09 Nov Using Sales Enablement to Reduce Customer Churn
Congratulations! You have identified the right prospects, had engaging conversations, advanced your buyers through the sales process with value-add content, and closed the deal. So now what? Are you done?
If a prospect has a good buyer experience, they are more likely to become a customer. And if a customer has a good post-sale experience, they are less likely to churn. But it’d be a mistake to assume renewals, cross-sells, and up-sells are a sure bet. The customer experience continues long after a deal is signed, and your customers are still hearing from or about your competitors on a regular basis.
Further, it costs about 7x more to acquire a new customer than to retain a current customer, and high renewal rates increase customer lifetime value. Current customers are also more brand loyal and more likely to recommend you to their peers. And the fact that they already made one purchase makes them very likely to buy additional products and features.
How Post-Sale Differs
Selling to current customers is different from selling into new accounts – they already know who you are and what you have to offer. And they have already been convinced of the value that you can offer. At this stage in the customer lifecycle, it’s important to continue building that customer relationship and to demonstrate that you understand their current situation. Keep in mind that many roles within the company interact with the customer journey, from success and support to account management and marketing. So it’s important that these departments are aligned and support each other throughout the process.
Selling to Current Customers
A renewal, cross-sell, or up-sell is still a sales deal, just like any new customer deal. But the selling strategy is not necessarily the same. Follow these steps to boost sales from existing customers and reduce customer churn.
Identify who is responsible
You know who is responsible internally for new sales, but do you know who handles customer sales? Is it a junior sales rep, an account executive, a customer success manager, a renewal team, or some other individual? Depending on the size of your organization, the structure of the sales department, the complexity of your sales process, the experience of your reps, and the resources available, the responsibility could fall to any of these team members. But whomever you choose must have a clear understanding of how post-sale selling differs from pre-sale and how to build a trusting customer relationship.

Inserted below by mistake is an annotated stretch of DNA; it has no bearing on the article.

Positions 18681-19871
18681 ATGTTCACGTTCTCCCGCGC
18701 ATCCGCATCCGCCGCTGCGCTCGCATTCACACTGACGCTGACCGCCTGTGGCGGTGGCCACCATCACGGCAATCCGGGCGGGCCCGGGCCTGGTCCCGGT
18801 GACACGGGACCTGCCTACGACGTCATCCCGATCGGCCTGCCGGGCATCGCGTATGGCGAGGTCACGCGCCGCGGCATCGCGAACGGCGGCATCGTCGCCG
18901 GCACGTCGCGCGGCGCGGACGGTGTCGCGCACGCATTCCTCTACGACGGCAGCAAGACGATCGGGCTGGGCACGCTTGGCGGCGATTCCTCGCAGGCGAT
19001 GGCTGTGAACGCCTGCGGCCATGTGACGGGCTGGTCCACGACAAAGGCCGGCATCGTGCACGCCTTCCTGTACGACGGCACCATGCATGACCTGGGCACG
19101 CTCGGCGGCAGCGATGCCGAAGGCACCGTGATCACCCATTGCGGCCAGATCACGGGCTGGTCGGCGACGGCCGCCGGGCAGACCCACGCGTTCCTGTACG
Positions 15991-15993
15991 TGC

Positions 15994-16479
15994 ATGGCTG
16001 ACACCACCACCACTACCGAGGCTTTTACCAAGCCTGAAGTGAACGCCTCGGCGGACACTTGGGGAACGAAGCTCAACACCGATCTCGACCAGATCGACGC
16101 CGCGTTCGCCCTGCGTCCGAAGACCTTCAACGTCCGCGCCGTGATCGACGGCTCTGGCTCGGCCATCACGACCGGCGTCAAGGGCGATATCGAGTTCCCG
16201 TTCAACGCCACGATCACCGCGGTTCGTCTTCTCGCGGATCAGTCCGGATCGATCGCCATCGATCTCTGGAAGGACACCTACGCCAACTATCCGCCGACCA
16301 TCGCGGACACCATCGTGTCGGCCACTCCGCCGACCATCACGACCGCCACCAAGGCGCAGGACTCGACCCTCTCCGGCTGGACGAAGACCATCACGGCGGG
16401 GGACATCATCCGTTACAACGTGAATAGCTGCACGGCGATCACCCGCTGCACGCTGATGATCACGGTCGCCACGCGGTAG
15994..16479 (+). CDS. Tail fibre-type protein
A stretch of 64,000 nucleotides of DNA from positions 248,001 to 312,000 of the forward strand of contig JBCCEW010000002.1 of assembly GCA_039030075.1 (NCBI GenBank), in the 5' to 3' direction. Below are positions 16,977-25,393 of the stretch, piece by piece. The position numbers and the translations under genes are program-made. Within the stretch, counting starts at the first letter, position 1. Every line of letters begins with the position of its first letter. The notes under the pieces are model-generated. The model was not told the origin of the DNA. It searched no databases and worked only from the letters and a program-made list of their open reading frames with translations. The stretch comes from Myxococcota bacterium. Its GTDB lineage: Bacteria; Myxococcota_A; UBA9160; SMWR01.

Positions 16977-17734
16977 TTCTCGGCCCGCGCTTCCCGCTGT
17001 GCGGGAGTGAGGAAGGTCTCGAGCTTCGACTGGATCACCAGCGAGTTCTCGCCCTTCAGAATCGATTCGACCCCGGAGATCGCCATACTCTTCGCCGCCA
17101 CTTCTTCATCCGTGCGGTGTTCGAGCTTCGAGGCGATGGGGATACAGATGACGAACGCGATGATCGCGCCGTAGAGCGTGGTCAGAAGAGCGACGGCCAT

Outline a consistent process
Just like for new sales, the renewal process must follow a consistent process. First, determine when the renewals and expansion sales team is to take over, i.e. when the transition from pre- to post-sale occurs. Now identify the stages of the post-sale process, considering where your customers could stall or fall out. When selling to existing customers, it’s important to not focus entirely on just generating more revenue – you also have to ensure that your customers are seeing the value of their existing purchase.
Re-evaluate the buying situation
What is your customer’s current situation? As you approach the time to renew and even expand, what has changed and what has remained the same for your customer? How have their pain points and needs evolved? Is the same group of decision-makers involved? Has the budget changed? Have some items lost priority or relevance? Has the customer seen the expected value?
Answering these questions will help you to identify new ways to create value for the customer. And compared to new sales, you already have a lot of insight into the buyer. Additionally, the customer will likely be more receptive to your communications and more open to engaging with your team. With this in mind, building and maintaining a positive relationship with the customer should be a priority. It’s important to position yourself as a trusted resource, to be attentive and responsive to customer needs and demands, and to proactively offer top-notch service.
Define appropriate metrics
Renewal and churn rate are important, but what other metrics could be valuable? Consider other measures such as product adoption rate, usage rate / activity, customer satisfaction scores, and average revenue per customer. These stats give insight into what value the customer is seeing before you try to sell more. This type of data-driven sales strategy will help leadership make more informed decisions, as well as raise red flags if a customer is at risk.
Share relevant content
By now, most organizations are aware of the importance of aligning content to the buyer process. But this alignment typically stops at the end of the sale – buyer maps don’t often go past the moment of purchase, even though content is still relevant post-sale. According to CSO Insights, “The more effective client-facing content is, the more likely providers can develop a high-level relationship with their customers.” In addition to thought leadership material, consider different types of content such as how-to videos, feature previews, a knowledge base, and user guides. Having this type of content helps to make sure your customers are using the product and getting ROI.
A sales enablement tool is able to recommend relevant content and messaging based on the buying situation, even in post-sale situations. This technology will also offer insights into what types of content are most effective at driving up-sell and cross-sell opportunities.
Provide marketing with feedback
Your marketing team is likely focusing on pre-sale content and marketing activities, so it’s important to give them feedback about what is working and what is not post-sale. A sales enablement tool helps to automate this process and lets marketing identify gaps in the content library and determine what content needs improved or updated. With this type of information, marketing has a full view of the entire customer lifecycle.